Zim vows to fight proposed global ban on tobacco

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Zimbabwe, the world’s largest producer of flue-cured tobacco, may soon accede to the World Health Organisation (WHO)’s framework treaty on tobacco control, which seeks to create a tobacco-free world by 2015, after realising entering the boxing ring would be the only way to stop the crusade.
Proposed last month under the intergovernmental organisation’s Draft Guidelines Articles 9 and 10, the Framework Convention on Tobacco Control comprises a set of measures that would ban some cigarette products, excluding others considered less harmful.
The draft legislation — a result of over 17 years of intense lobbying by pressure groups — threatens to harm the livelihoods of at least 240 000 people employed directly in the industry and to stifle efforts to reinstate Zimbabwe to its former position as the world’s largest tobacco exporter.
Zimbabwe is the world’s largest producer of flue-cured Virginia tobacco used to produce cigarettes with medium to high levels of nicotine, the most harmful component of tobacco products.
Together with 45 other tobacco producing countries in Africa, the country is still to sign or ratify the framework treaty for fear this global initiative to address the health and economic impacts of tobacco would have disastrous consequences for the industry, now the second largest foreign currency earner.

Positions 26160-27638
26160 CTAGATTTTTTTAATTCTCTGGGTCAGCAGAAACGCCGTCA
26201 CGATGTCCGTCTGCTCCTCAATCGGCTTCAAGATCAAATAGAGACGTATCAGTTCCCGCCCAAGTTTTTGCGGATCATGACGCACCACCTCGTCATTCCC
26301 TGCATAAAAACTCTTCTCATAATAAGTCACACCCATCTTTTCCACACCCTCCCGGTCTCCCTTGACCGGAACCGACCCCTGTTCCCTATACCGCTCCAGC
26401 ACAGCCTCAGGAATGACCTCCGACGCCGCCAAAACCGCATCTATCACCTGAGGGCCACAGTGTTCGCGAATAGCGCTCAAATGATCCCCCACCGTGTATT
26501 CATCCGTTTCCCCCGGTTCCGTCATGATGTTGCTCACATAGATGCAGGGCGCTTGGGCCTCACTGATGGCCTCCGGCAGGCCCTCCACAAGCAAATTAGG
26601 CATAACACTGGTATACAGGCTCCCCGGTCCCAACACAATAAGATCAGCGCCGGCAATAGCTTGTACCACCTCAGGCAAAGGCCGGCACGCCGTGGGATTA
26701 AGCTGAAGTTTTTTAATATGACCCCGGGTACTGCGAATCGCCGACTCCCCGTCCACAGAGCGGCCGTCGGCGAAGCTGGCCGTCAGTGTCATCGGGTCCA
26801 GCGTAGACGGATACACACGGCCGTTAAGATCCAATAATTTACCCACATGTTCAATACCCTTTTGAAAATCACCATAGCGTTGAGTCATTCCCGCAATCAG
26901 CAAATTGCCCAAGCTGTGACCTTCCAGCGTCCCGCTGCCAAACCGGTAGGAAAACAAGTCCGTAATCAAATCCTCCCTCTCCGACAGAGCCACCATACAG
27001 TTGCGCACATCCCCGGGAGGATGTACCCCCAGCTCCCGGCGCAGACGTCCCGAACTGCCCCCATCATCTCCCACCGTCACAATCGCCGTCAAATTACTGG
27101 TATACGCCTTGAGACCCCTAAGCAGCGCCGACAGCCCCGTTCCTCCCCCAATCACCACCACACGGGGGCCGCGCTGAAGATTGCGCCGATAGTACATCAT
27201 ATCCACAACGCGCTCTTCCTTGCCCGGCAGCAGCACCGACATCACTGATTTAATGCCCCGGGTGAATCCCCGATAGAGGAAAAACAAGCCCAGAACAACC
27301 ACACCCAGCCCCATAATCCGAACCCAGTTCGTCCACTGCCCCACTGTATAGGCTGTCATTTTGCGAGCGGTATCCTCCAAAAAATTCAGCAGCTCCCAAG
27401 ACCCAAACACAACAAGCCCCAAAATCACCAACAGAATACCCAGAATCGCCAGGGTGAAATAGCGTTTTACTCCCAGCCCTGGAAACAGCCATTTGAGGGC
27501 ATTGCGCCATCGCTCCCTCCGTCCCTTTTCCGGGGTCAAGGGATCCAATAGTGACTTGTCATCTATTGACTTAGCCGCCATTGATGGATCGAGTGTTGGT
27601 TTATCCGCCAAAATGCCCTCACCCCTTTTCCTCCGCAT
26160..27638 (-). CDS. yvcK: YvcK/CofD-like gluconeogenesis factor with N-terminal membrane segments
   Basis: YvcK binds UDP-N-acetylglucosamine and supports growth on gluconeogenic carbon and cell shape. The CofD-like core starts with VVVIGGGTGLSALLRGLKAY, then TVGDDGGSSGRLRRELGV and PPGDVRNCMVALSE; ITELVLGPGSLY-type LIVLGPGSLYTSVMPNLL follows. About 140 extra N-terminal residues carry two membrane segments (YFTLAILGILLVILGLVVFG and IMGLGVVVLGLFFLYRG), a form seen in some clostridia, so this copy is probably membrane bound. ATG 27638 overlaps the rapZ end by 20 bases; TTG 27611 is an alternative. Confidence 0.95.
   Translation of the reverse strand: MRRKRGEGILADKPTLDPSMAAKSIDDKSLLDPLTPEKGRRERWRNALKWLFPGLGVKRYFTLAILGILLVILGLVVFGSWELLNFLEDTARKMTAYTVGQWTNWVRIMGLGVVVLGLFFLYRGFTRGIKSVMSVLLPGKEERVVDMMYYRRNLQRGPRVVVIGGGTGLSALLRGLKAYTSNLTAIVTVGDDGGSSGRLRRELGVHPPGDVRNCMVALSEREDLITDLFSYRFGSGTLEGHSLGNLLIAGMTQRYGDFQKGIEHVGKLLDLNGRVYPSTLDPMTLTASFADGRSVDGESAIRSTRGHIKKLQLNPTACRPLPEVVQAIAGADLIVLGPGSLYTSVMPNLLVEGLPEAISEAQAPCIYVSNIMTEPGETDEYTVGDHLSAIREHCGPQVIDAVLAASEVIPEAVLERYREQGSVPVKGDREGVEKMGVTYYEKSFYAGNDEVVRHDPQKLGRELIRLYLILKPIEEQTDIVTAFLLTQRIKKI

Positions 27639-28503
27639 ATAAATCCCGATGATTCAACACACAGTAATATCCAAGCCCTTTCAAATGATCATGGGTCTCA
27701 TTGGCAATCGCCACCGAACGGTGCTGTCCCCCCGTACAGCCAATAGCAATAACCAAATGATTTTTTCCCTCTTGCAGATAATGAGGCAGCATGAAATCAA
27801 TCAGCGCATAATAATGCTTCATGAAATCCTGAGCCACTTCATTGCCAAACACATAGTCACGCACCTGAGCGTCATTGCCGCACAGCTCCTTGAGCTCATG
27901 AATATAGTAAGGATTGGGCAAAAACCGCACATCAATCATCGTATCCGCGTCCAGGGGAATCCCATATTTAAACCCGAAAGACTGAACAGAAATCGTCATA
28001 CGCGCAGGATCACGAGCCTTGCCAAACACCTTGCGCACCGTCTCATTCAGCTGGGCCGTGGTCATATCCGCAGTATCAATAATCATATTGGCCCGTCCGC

Kevin Cooke, president of the Zimbabwe Tobacco Association, says his union has implored the government to sign the international tobacco control agreement and then push for amendments “from within” as playing bystander would give proponents of the treaty the critical democratic muscle they need.
“Signing the treaty could be what saves people’s jobs at the moment,” said Cooke. “It’s important for Zimbabwe to sign the treaty. We are a still voice out of the treaty. We do not have a voice. At least countries who signed are airing their views, but Zimbabwe does not have a voice,” said Cooke, adding this decision would sustain the recovery of the industry for the time being.
In the 2009/10 growing season, output increased to about 90 million kilogrammes from around 50 million kilogrammes in 2007 with its contribution to gross domestic product also increasing to 26% in 2009 from 12% in 2008.
Although still shy of their 1994 peak of $430 million, foreign currency earnings from tobacco shipments have started picking up since the country adopted multiple currencies last year, rising to $169 million from $156 million in 2008.
This year’s tobacco selling season has attracted a total of 22 000 growers compared to 28 000 growers last year. By Monday last week a total of 74 million kilogrammes of tobacco had gone under the hammer raking $223 million since the start of the tobacco selling season in March.
Against these facts, the Agrarian Task Force of the National Economic Consultative Forum in a position paper has also advised the government to accede to the framework agreement.
“Zimbabwe is the producer of the best flue-cured Virginia Tobacco in the world. Therefore, any form of restrictions and ban on tobacco has serious implications on the farming sector and will generally impact land reform. Tobacco growing supports many rural folks livelihoods.
Therefore, it becomes important that Zimbabwe’s voice and a seat at the table will neutralise the hard positions of those countries pushing for the total ban of tobacco as a crop.”